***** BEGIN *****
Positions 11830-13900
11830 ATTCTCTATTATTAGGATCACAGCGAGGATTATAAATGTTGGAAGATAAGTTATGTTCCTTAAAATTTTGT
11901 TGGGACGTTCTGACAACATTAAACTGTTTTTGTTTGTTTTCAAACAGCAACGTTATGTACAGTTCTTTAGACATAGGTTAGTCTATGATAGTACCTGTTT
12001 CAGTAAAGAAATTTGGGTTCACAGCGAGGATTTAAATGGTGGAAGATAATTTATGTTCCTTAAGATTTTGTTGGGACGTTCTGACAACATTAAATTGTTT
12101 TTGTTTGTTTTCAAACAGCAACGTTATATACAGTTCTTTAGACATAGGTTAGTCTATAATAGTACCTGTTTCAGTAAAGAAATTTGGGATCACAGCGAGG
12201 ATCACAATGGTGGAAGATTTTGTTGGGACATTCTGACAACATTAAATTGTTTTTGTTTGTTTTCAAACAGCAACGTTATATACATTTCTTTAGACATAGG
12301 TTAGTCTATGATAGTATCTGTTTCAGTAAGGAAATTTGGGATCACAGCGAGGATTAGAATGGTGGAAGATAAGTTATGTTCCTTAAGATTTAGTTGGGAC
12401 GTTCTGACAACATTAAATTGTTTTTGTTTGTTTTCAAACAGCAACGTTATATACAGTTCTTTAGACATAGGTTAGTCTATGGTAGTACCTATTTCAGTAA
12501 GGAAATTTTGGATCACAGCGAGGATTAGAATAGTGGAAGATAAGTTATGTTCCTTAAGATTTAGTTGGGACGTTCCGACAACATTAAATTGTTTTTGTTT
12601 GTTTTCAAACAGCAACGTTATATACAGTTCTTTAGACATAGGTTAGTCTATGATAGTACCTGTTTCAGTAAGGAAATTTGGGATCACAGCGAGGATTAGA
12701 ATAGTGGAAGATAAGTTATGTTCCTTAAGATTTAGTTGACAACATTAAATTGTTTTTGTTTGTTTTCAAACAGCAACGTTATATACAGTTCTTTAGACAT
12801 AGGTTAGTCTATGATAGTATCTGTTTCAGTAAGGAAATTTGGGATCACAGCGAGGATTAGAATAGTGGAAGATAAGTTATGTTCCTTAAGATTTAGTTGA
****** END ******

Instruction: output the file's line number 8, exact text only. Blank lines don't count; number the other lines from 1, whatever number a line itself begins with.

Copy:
12401 GTTCTGACAACATTAAATTGTTTTTGTTTGTTTTCAAACAGCAACGTTATATACAGTTCTTTAGACATAGGTTAGTCTATGGTAGTACCTATTTCAGTAA